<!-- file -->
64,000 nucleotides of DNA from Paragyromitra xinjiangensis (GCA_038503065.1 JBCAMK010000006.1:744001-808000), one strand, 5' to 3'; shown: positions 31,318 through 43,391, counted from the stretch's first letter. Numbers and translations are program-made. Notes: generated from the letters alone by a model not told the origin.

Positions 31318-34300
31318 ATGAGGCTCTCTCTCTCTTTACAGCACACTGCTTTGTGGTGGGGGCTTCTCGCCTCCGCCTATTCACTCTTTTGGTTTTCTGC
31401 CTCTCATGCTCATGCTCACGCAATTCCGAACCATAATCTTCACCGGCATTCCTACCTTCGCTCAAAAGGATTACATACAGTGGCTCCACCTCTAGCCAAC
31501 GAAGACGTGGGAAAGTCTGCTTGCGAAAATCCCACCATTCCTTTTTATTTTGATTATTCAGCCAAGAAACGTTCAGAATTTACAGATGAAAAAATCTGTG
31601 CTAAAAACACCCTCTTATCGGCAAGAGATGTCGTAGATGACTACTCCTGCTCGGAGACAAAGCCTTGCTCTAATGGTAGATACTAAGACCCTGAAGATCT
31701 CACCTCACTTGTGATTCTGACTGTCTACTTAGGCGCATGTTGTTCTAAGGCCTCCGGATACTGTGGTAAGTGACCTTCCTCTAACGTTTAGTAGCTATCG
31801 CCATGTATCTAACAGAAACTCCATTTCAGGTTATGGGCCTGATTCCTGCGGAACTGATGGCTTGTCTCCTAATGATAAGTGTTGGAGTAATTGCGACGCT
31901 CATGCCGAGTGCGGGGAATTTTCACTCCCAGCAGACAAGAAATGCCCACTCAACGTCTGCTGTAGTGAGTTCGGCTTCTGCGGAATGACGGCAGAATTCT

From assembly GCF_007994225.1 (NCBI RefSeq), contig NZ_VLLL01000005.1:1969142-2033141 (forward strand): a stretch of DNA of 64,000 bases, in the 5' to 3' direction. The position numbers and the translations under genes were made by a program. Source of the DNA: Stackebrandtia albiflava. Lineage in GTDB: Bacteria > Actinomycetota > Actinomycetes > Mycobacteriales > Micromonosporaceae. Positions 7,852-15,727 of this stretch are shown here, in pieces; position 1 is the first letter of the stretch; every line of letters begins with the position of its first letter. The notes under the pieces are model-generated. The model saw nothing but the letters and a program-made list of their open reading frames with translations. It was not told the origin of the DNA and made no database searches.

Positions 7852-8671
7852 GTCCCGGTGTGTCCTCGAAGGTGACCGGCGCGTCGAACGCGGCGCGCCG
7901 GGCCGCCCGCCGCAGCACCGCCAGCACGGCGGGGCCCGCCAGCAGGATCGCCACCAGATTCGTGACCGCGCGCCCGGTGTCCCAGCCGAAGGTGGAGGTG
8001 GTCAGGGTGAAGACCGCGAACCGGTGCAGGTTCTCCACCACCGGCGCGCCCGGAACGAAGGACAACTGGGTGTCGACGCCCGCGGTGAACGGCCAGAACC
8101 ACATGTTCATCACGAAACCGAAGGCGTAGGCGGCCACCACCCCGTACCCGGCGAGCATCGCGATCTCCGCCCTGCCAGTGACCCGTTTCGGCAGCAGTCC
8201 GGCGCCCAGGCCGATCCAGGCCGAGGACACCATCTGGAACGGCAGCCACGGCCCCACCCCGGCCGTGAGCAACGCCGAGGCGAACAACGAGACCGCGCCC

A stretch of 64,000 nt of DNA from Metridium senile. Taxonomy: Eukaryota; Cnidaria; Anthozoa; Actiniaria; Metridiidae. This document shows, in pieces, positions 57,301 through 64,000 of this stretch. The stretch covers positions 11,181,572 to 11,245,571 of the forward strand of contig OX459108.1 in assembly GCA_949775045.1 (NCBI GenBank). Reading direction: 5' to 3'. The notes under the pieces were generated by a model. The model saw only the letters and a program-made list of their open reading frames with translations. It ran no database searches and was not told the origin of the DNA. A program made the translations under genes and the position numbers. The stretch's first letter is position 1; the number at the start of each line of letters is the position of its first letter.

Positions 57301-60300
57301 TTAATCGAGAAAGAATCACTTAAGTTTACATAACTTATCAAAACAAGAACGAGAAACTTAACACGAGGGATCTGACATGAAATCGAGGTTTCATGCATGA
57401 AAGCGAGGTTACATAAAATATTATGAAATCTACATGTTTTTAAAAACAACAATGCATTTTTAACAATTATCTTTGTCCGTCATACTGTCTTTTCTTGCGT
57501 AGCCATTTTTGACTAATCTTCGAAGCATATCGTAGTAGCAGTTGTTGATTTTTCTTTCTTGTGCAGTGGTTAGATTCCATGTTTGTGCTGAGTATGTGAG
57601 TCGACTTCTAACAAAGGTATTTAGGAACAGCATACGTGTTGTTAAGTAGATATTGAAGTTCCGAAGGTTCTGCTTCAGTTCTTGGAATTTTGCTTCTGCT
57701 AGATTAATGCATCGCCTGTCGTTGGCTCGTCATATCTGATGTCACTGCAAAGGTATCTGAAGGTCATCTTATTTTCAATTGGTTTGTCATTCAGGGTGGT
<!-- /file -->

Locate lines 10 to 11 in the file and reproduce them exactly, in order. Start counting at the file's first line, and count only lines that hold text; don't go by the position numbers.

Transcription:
From assembly GCF_007994225.1 (NCBI RefSeq), contig NZ_VLLL01000005.1:1969142-2033141 (forward strand): a stretch of DNA of 64,000 bases, in the 5' to 3' direction. The position numbers and the translations under genes were made by a program. Source of the DNA: Stackebrandtia albiflava. Lineage in GTDB: Bacteria > Actinomycetota > Actinomycetes > Mycobacteriales > Micromonosporaceae. Positions 7,852-15,727 of this stretch are shown here, in pieces; position 1 is the first letter of the stretch; every line of letters begins with the position of its first letter. The notes under the pieces are model-generated. The model saw nothing but the letters and a program-made list of their open reading frames with translations. It was not told the origin of the DNA and made no database searches.

Positions 7852-8671